Going bust used to be a big deal. The consequences were serious and far reaching, and for the individuals involved it meant curtains, at least in the short term.

Now filing for administration is considered a clever move to improve your lot, especially in the case of the pre-pack deal.

Nowhere is this truer than in property. You only have to look at MFI's first collapse last year to see how a pre-pack administration is used as a way of offloading the weaker sites in a portfolio.

Rather than being a desperate last resort, pre-packs are exploited as a way of slimming down an inefficient and bloated set of stores in one quick, easy move.

So it’s no surprise that the practice is universally unpopular among retail property. Landlords, agents and retailers – apart from those using it at the moment – are united in their distaste for its use.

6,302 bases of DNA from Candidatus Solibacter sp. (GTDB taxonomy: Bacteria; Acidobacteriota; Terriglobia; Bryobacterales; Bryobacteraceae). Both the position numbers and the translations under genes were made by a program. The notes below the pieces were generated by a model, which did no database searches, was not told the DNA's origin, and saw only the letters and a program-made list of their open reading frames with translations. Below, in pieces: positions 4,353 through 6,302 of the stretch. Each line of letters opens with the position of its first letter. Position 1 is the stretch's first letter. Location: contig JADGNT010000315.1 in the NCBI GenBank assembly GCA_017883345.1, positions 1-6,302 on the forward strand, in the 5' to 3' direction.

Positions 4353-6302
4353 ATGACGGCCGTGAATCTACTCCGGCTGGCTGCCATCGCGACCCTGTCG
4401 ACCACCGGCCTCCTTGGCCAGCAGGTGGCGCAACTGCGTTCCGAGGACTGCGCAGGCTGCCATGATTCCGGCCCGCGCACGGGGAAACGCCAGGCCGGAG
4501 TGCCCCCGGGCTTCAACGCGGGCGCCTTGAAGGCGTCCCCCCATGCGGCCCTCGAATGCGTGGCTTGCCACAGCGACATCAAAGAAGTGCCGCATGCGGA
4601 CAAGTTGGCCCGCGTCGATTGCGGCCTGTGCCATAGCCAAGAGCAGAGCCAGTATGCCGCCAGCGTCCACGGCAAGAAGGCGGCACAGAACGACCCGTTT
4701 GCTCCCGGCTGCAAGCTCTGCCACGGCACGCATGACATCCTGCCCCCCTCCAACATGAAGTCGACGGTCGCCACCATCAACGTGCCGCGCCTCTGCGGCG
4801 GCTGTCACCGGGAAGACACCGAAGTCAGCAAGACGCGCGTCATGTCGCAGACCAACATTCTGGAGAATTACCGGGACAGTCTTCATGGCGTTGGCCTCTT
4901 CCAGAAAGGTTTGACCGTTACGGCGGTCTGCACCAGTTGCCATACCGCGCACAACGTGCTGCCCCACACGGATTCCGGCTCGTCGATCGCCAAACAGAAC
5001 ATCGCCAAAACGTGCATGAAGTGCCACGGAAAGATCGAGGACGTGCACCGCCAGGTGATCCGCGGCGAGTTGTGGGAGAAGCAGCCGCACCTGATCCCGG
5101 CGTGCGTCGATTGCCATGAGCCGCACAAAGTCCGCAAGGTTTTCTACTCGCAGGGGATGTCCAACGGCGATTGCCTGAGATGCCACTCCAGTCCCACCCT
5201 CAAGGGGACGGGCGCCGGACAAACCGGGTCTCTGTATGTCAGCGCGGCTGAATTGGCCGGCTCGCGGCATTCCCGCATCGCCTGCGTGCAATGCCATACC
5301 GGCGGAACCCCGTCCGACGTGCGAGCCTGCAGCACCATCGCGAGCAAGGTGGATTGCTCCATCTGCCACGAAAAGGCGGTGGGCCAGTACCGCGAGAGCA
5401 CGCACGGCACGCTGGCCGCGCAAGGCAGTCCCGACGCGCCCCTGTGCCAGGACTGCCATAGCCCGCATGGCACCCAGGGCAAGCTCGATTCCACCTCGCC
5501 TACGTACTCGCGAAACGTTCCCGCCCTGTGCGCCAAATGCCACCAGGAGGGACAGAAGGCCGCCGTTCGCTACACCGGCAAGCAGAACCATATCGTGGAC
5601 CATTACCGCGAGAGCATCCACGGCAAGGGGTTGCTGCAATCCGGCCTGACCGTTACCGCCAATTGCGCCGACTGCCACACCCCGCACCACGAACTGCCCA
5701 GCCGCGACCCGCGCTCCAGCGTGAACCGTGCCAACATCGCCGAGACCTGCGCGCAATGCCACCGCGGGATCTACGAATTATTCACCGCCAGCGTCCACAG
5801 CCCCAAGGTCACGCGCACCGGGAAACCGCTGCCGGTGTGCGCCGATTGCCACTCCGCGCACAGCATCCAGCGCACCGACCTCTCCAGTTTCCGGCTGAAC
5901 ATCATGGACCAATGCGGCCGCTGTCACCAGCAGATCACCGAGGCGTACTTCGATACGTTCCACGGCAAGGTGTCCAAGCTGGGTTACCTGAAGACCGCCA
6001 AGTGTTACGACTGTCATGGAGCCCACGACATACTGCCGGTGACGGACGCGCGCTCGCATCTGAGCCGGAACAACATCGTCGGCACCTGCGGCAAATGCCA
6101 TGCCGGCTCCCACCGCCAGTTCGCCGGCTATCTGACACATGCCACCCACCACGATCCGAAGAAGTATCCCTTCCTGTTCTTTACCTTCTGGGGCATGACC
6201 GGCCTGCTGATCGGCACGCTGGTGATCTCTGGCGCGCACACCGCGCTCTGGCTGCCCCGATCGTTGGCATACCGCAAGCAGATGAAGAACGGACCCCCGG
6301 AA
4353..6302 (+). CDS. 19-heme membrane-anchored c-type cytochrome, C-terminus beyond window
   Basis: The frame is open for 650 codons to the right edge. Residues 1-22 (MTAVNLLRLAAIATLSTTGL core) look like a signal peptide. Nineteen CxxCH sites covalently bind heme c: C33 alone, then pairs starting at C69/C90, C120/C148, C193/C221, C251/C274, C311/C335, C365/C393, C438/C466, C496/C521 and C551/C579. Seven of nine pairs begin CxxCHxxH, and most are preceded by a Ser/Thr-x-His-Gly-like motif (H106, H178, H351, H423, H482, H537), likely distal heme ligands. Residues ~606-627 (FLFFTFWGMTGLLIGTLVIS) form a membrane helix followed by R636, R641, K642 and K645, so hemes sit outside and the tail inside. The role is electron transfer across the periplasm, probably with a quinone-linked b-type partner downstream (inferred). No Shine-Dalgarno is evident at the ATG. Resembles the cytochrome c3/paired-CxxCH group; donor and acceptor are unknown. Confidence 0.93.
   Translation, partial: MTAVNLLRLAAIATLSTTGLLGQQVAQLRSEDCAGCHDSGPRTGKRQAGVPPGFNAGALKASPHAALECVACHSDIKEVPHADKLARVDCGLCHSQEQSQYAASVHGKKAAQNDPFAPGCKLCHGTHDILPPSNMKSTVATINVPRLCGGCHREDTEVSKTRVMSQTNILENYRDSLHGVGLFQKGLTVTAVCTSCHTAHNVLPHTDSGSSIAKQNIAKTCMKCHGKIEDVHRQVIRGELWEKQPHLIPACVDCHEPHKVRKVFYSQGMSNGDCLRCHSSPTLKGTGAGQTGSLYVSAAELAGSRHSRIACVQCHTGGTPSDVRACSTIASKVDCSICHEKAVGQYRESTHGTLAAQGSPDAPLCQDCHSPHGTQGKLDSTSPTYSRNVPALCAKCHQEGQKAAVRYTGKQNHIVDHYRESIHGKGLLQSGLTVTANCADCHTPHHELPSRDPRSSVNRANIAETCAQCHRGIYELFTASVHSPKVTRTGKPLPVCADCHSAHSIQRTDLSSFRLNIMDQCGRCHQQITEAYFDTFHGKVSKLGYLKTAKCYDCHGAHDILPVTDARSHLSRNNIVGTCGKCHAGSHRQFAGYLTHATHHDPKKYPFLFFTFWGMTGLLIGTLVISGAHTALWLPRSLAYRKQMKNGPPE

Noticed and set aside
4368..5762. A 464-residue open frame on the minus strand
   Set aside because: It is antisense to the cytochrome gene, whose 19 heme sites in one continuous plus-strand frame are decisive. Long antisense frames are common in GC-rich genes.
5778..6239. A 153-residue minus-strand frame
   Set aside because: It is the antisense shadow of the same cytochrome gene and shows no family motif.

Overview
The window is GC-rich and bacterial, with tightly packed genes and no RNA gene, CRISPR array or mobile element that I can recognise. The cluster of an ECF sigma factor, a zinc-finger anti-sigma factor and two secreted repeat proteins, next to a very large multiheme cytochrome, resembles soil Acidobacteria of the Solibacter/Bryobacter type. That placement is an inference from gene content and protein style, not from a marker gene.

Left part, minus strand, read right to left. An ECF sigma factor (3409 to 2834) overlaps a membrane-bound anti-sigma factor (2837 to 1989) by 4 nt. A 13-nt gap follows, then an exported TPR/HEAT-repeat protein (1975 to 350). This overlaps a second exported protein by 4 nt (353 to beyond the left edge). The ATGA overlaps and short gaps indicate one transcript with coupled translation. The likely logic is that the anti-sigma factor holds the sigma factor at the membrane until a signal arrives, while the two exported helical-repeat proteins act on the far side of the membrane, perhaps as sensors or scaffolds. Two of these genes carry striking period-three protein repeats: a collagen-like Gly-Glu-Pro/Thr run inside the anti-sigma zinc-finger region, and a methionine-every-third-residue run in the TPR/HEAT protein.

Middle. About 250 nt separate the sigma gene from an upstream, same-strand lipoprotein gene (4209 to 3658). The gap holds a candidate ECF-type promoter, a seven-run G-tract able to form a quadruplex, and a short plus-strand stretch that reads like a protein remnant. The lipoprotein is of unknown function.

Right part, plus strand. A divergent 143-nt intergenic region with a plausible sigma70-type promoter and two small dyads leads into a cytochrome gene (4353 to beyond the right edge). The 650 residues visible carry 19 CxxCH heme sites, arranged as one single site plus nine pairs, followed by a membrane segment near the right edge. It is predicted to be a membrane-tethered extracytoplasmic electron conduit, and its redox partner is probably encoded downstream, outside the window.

For those who don’t understand the ins and outs, Christmas must have been confusing. One day you’re reading that USC, Whittard and Officers Club have bitten the dust, the next the foundering retailers are back on track.

One property agent I spoke to this week summed up the feelings of the many by saying that the practice “seems completely outside of the whole basis of the contract of property.”

Property loses its value if it can be dispensed of so easily and for other retailers it is a bitter pill to swallow to know that rivals are having such an easy time getting rid of their weak stores – something all retailers would like to do – because the system allows such a soft bailout.

There will always be those who exploit a system if they are allowed to. If any accountability is going to be restored what needs to change now is a serious shake-up of the legislation governing administration.